Wednesday, August 1, 2007

For All Those Lost

Fresno High School's class of 1977 will hold its 30th reunion this Saturday Night in Fresno, California. Circumstances don't permit me to attend, but I thought about going, so I looked up info on the alumni web site, perused a few pictures, read names I hadn't thought of all these years trying to raise a family, start a career, move to Salt Lake, Santa Barbara, finally the Southeast.

I'm thinking of Jerry Haydostian right now because his name isn't listed among the dead with old friends Kurt Pempek and Craig Jue. He isn't the only one missing, but he was as much a member of our class as anyone else. He moved around the corner from my parents' stucco tract home on Lafayette when we were still in elementary school. I knew him a little from the neighborhood, stingray bikes in summer, his shock of blond hair, his intelligence already clear in the creative ways he approached things, the way he talked, the way he looked at things. We became better friends in Jr. High-- Cooper with its low roofs, caves for locker rooms, Algebra with Shegeby, wood shop with Peterson ('rrrrrRRRR-ight! cut the horseplay!), English with Ms. Wofford. He was one of the smart kids. At FHS we joined Senate together along with Jim Bane and Paul Luby and Danny Morgigno, and we took German and his hair grew longer, but he was still that smart, friendly kid. He always made you laugh with his wry sense of humor and easygoing personality.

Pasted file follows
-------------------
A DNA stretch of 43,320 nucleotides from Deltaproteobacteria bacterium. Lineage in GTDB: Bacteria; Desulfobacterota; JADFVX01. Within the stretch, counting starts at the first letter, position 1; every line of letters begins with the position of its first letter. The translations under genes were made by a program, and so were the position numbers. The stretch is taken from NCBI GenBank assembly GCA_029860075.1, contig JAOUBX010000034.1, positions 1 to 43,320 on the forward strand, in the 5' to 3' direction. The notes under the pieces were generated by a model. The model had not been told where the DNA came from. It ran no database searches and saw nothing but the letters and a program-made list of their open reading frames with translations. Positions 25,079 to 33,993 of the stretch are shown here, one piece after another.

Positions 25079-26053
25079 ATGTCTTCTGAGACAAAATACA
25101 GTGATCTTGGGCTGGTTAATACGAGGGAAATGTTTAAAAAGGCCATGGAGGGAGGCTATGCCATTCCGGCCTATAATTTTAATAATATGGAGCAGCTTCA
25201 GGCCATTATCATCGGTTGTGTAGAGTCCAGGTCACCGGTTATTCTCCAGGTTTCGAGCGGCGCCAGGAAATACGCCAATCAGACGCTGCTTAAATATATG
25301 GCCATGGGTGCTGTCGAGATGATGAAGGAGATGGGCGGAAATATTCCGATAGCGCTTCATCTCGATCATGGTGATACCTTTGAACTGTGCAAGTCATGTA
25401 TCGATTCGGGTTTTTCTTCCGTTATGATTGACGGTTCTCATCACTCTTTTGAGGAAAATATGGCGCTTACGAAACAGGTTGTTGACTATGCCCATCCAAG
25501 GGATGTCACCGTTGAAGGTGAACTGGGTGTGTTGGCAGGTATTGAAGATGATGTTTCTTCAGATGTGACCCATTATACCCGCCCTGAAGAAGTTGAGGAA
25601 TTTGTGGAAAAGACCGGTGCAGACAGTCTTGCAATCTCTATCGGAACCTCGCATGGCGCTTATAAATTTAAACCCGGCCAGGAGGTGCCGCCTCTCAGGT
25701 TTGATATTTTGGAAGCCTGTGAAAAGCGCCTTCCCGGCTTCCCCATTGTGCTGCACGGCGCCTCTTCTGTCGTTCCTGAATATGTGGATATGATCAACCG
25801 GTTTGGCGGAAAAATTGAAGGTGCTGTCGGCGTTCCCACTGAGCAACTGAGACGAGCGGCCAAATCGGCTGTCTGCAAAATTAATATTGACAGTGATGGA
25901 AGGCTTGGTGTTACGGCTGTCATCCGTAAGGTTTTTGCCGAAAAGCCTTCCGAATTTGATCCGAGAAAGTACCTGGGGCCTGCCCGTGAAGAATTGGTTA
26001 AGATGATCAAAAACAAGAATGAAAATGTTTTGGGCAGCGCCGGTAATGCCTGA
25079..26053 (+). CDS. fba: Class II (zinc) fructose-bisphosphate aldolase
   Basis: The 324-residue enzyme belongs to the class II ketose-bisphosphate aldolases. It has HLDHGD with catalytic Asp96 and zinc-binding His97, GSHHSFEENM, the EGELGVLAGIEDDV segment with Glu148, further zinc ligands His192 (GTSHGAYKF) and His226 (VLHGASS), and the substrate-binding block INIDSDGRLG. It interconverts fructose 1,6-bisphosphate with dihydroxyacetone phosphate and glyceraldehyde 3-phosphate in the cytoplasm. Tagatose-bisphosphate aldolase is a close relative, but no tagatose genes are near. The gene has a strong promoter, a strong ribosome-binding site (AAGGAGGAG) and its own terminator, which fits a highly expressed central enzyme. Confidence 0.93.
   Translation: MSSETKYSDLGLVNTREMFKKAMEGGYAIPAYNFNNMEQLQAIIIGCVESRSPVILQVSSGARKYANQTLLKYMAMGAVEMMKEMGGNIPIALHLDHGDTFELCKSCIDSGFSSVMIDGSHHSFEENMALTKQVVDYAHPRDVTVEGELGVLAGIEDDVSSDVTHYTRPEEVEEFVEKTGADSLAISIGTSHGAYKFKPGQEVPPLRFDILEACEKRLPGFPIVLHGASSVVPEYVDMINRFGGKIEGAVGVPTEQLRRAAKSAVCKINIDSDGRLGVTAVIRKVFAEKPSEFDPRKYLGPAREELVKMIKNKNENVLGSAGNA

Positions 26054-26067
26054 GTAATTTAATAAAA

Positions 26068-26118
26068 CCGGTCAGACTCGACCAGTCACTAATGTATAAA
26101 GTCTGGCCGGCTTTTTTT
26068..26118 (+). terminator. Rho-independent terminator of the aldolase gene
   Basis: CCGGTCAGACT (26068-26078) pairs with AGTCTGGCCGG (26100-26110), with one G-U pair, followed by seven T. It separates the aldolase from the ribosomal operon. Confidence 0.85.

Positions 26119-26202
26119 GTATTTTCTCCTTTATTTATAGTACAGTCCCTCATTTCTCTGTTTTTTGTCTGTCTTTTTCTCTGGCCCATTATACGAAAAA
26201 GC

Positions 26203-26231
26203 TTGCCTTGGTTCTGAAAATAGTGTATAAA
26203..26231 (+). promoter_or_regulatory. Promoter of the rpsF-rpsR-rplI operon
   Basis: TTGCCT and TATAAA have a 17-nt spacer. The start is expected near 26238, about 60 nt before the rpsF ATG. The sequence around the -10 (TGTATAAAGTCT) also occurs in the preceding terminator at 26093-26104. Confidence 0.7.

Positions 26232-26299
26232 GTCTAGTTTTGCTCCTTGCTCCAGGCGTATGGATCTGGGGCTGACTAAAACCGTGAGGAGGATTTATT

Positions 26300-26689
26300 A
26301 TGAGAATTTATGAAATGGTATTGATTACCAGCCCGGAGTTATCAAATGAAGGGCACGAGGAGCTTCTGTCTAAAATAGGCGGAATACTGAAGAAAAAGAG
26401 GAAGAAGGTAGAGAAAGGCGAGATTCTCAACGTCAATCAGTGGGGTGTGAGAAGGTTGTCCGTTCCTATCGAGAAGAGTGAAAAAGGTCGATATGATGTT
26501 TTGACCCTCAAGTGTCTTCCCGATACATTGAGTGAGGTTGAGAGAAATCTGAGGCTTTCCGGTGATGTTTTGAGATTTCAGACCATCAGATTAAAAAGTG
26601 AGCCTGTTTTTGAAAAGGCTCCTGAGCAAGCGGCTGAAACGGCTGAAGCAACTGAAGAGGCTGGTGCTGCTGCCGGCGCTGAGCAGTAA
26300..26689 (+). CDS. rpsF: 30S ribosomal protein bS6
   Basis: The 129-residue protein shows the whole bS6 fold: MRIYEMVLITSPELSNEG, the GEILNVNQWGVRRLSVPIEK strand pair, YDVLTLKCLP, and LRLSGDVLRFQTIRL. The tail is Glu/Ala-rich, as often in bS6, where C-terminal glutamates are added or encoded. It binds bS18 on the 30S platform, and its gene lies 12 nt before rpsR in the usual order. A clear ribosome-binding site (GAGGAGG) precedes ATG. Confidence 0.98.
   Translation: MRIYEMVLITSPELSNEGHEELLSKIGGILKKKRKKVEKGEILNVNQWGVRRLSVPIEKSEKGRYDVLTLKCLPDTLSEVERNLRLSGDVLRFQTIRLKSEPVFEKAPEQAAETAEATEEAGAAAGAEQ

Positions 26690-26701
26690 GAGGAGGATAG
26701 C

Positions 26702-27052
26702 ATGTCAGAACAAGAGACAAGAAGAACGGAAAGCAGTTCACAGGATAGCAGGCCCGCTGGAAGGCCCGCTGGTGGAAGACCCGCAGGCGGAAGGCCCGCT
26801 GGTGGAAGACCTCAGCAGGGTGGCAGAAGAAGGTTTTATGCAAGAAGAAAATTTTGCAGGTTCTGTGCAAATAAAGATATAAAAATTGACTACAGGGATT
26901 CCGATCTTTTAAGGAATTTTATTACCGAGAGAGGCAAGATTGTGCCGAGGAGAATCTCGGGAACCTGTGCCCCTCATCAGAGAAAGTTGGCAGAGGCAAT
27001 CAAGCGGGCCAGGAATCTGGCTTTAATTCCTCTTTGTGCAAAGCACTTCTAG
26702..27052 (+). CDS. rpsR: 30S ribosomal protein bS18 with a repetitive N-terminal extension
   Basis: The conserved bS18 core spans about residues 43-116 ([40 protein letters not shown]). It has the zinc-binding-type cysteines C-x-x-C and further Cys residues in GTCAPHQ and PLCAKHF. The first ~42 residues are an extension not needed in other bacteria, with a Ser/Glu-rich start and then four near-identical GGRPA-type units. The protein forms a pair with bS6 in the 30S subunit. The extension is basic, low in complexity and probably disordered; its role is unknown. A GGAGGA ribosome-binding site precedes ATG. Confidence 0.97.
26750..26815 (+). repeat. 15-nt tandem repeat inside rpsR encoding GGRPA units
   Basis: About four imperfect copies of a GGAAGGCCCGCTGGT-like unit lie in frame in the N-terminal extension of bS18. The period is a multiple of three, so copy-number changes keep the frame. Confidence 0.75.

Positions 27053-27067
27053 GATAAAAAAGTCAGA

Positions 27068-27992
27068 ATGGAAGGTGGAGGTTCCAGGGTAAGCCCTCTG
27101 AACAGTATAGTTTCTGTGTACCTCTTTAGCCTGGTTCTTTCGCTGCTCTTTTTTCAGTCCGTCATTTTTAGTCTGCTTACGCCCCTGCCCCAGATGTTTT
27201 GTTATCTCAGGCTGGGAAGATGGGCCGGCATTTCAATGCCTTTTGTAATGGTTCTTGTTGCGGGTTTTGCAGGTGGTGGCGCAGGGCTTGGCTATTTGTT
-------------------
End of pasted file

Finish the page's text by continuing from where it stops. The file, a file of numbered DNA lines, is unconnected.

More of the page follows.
He also didn't let on too much about what was going on in his head, his confusions. He didn't quite fit in, not completely, not in Senate, he wasn't an athlete, and he didn't like to showboat. We all talked about girls, but I don't remember a particular girlfriend. We also once talked about a teacher we shared, a teacher who liked to have students over to his house, our German teacher, Mr. Roy, who told stories and made you feel intelligent if he was interested in you, and it was hard to imagine him as anything other than a fat old kraut, but he had illicit designs on the young men he invited to his house, and both Jerry and I were unfortunately objects of his predilection for young men. My own story is documented in a poem I published years ago, only remarkable for its sad banality. Jerry's story remains implied in the questions he asked me that day. He nodded a lot. He didn't say a lot. He didn't need to. Back then, confused as we would have been even in the healthiest of environments, the added confusion of Andre Roy's affections doesn't necessarily explain anything, but it added an unnecessary burden. Maybe more than most, though, Jerry was one of our classmates, and this is for you, Jerry.